Thursday, January 30, 2014

Dear Jodie - The Wolf of Wall Street

The Wolf of Wall Street (2013) PosterDear Jodie,

My day job is in the financial industry, so The Wolf of Wall Street looked like a good choice to see.

It was, but it sure did make me uncomfortable, striking me as Caligula meets Lord of the Flies.

Goodnight-up-above, what is it about us humans that we love wretched excess, particularly when we claim to hate it?

And I claim to hate it.

Sometimes . . .

In the entire movie, I only found two sympathetic characters.  The first was Jordan Belfort’s long-suffering first wife Teresa Petrillo (not the real Jordan Belfort’s first wife’s name), and the yacht that sank on its way to Monaco. Come on!  What did that poor 175-foot yacht do to anyone?

Yet I watched.  I grimaced a lot.  I laughed in spite of myself, some of it at the male guffaws coming from various points in the theatre and the places in the movie that tickled them.

Don’t get me wrong, these are roles that actors would kill to play.  In 2007, Leonardo DiCaprio beat out Brad Pitt for the rights to the book, and had the devil’s own time getting it made. 

Heaven knows I would LOVE to have played any role in the movie . . . except Jordan Belfort’s long suffering first wife.

And the yacht.

Jonah Hill, despite having been Oscar nominated for his performance in Moneyball (2011), took minimum wage ($60,000) to do this film and work with Martin Scorsese.  By contrast, Leonardo DiCaprio got $10,000,000.00.

What can I say about the tale?

Jordan Belfort wanted his story to be a cautionary tale.  I haven’t read his book but sure didn’t see it in the movie.  I saw a cursory rags-to-riches-to-rags story surrounded by Roman orgies, excessive drug addiction with people snorting cocaine out of various body orifices and unfettered greed.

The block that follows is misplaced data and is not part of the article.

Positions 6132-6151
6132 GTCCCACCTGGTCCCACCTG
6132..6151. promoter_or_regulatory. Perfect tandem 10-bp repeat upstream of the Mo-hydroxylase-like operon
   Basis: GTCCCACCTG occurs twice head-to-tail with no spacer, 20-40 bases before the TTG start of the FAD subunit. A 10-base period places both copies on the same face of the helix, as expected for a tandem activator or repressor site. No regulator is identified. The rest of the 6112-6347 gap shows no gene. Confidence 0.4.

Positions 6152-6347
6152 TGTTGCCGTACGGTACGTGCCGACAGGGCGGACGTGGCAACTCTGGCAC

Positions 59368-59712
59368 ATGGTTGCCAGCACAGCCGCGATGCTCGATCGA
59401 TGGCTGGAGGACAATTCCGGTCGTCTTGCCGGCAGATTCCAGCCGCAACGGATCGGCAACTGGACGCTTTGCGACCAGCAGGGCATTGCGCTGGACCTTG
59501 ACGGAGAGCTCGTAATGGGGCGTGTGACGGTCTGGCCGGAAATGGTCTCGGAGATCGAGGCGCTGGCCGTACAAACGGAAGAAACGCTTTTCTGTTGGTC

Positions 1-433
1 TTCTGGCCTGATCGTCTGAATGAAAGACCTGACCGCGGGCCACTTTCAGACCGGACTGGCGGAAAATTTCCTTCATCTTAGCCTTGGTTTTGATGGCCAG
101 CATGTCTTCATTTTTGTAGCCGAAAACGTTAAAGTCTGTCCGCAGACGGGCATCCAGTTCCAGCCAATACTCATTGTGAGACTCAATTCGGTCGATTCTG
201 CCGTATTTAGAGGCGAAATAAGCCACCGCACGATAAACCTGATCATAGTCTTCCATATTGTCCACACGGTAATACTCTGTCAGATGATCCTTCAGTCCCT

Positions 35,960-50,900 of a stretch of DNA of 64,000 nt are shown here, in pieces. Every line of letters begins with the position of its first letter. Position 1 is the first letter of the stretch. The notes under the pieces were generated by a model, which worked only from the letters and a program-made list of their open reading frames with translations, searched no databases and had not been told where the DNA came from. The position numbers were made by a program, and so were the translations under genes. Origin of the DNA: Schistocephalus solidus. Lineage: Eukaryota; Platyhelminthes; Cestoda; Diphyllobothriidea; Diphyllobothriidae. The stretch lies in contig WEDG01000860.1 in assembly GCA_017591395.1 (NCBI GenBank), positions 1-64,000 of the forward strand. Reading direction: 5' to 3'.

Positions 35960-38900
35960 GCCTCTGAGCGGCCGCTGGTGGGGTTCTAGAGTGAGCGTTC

A cautionary tale would have shown the difficulty of shedding such a deep drug addiction.  We see nothing of rehab or recovery.  In fact, the movie version of Jordan Belfort said clearly that sobriety “sucks.”

Cautionary tales usually show some kind of change in the character, repentance or regret, even in the last seconds of life.  Here, we never see the victims, those poor souls who Belfort and his cronies bilked, sometimes out of their life savings, because he could “spend the money better.”  And I felt that the only thing Jordan Belfort was ever sorry for was getting caught.


And I cringed and laughed at it all.  Black comedy is still comedy.  I would give the movie eight out of ten, because it is excellent, and fascinating, well-acted and marvelously directed and, like Caligula and the boys in Lord of the Flies, shows a select few of the darker elements of human nature that many of us don’t ever experience, some of us might not ever see.

I would have given it 9 out of 10, but 569 F-bombs – yes, that is correct -- is a bit excessive, even for me.

I will say this.  I walked out of that theatre remembering the worst things I’ve ever done in my life, and took satisfaction that I’ve never done anything quite like that.

But I sure as hell would love to on the big screen or, hell, the small screen . . . or stage . . . or . . . ?

What do you think?  How did the movie strike you?  Check out her response here!

Sunday, January 12, 2014

Osage County Hilarity

To my friend Jodie!

Dear Jodie!

Please let me offer a definition for the word "hilarious."  This comes from Merriam-Webster online.

"Hilarious:  marked by or causing hilarity:  extremely funny. "

Here's one from The Free Dictionary:  "Hilarious:  Characterized by or causing great merriment."

One of the movies I've been wanting to see this award season is AUGUST: OSAGE COUNTY.  It opened across the U. S. his past Friday, but, being a longtime member of the Screen Actor's Guild, I received a screener DVD copy in the mail.  After my writing was done for the day, I put the movie on; wanting it to put a smile on my face, because the very first word I saw on the cover of the DVD screener copy was "Hilarious."  I read a couple of reviews that said the same thing.